Smithsonian staff work countless hours in the halls of our museums and research centers, in the field, at the Zoo, in our gardens and facilities. We are privileged to spend time with some of the nation’s most cherished treasures as we go about our duties. Sometimes, these unique experiences find a special place in our own personal stories. Amy Kehs introduces Cristina Diaz-Carrerra and a few of her favorite things.
Cristina Diaz-Carrera is a curator at the Center for Folklife and Cultural Heritage, where she began as an intern in 2004. Each year, she and her co-workers achieve the monumental task of bringing participants from all over the world to what has become a Washington, D.C., summer tradition, the Smithsonian Folklife Festival. The Festival participants gather on the National Mall—a symbolic gesture in and of itself—for 10 days to share their art, craft, music, culture and heritage. This summer, Cristina will be the co-curator for the 2018 Festival program on Catalonia. This will be Cristina’s 14th Festival.
One of Cristina’s favorite Smithsonian objects is the Q’eswachaka Bridge from the 2015 Smithsonian Folklife Festival. Creating a replica of the rope bridge, a smaller version of one built each year in the town of Q’eswachaka, Peru, required a lot of bridge building itself. “The Smithsonian Folklife Festival is almost always about building bridges but, there was nothing more concrete than building an actual bridge on the National Mall for the 2015 Peru Folklife Festival program,” She explains. In addition to the real bridge, many symbolic bridges were built that summer. The research she conducted with the bridge-building communities itself was a collaboration with colleagues at the National Museum of the American Indian, with the goal to not only bring the bridge to the Mall for the Festival but also display it afterwards at NMAI.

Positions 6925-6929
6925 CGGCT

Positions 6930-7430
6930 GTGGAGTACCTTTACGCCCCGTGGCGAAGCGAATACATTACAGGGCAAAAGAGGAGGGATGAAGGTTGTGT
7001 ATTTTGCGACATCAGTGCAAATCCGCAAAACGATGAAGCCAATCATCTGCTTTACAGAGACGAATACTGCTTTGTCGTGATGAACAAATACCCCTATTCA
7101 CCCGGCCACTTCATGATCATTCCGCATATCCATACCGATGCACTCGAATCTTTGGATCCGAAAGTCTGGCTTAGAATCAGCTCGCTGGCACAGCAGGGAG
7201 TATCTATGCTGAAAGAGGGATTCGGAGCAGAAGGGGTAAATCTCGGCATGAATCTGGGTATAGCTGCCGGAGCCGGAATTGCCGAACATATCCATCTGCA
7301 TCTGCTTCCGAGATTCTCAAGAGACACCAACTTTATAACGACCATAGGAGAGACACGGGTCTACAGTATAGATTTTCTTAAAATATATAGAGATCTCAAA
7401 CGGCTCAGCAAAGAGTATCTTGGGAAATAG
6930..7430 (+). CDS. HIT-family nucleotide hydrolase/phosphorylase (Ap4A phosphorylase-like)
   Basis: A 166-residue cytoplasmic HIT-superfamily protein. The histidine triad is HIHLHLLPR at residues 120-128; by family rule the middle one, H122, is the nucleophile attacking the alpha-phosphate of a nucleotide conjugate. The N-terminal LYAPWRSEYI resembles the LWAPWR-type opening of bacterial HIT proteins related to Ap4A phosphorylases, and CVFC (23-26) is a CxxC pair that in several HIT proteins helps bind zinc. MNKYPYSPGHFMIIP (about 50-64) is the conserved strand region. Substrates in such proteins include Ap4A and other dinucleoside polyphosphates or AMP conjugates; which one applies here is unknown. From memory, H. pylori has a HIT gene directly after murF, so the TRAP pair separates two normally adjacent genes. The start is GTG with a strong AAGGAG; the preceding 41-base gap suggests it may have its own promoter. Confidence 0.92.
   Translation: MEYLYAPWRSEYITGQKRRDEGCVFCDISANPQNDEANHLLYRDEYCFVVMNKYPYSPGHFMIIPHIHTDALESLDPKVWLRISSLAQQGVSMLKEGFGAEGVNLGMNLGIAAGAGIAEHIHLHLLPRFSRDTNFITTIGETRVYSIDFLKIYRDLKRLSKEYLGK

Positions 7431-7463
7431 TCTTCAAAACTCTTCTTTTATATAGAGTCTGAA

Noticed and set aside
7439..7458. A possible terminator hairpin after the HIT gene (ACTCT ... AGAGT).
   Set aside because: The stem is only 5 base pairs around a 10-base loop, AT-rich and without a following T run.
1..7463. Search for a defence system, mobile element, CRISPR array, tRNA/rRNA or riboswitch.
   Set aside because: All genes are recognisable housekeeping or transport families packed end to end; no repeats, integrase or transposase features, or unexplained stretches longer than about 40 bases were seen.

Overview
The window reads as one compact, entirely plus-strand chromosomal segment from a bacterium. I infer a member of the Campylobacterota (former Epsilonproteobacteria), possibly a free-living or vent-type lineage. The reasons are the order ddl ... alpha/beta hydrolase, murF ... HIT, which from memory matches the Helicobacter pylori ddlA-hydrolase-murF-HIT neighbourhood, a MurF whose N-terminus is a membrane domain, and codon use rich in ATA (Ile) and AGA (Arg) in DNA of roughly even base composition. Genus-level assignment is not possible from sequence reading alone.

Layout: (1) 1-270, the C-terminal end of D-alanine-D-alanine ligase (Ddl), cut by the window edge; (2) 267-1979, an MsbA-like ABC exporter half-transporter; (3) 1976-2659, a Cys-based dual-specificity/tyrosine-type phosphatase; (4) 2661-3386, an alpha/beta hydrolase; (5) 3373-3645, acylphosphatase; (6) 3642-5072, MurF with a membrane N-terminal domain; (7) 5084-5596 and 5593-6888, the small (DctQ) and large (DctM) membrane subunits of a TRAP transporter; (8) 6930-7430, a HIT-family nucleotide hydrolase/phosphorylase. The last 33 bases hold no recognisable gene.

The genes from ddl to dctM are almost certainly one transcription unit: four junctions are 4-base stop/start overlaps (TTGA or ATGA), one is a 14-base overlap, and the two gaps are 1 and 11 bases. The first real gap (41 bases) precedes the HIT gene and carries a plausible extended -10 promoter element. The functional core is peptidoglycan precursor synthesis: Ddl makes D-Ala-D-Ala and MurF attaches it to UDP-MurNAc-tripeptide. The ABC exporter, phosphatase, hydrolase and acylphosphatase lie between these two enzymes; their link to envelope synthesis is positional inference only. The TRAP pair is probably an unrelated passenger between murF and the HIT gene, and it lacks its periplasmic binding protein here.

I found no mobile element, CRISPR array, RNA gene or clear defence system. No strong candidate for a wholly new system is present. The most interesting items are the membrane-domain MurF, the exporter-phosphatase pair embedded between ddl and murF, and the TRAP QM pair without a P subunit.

Bridges were also built between government entities. The Q’eswachaka Bridge is built each year from grass that is harvested from a particular place and at a particular time of year. In order for the grass to arrive in Washington in time for the Festival, the harvest had to done early and partial ropes made and sent to the Mall for completion. “There was a lot of hard work that needed to take place in order for the materials to be harvested, partially woven in Peru and then shipped in time to the United States,” Christina says. “It was a huge group effort and involved many groups’ cooperation to ensure its success.”
It takes about a hundred people to build the bridge every year in Q’eswachaka, but since there weren’t that many Q’eswachakans on hand, the bridge builders created a new community of Smithsonian staff and other Peruvian participants at the Festival.
“The many collaborations that took place made this symbol of the program even more special. At the end of the Festival, each group had a chance to walk across the bridge, completing their journey and their Festival experience, “ Cristina says. A portion of the bridge is now on view in the Inca Road exhibit at NMAI on the Mall and another section is on exhibit at NMAI’s George Gustav Heye Center in New York.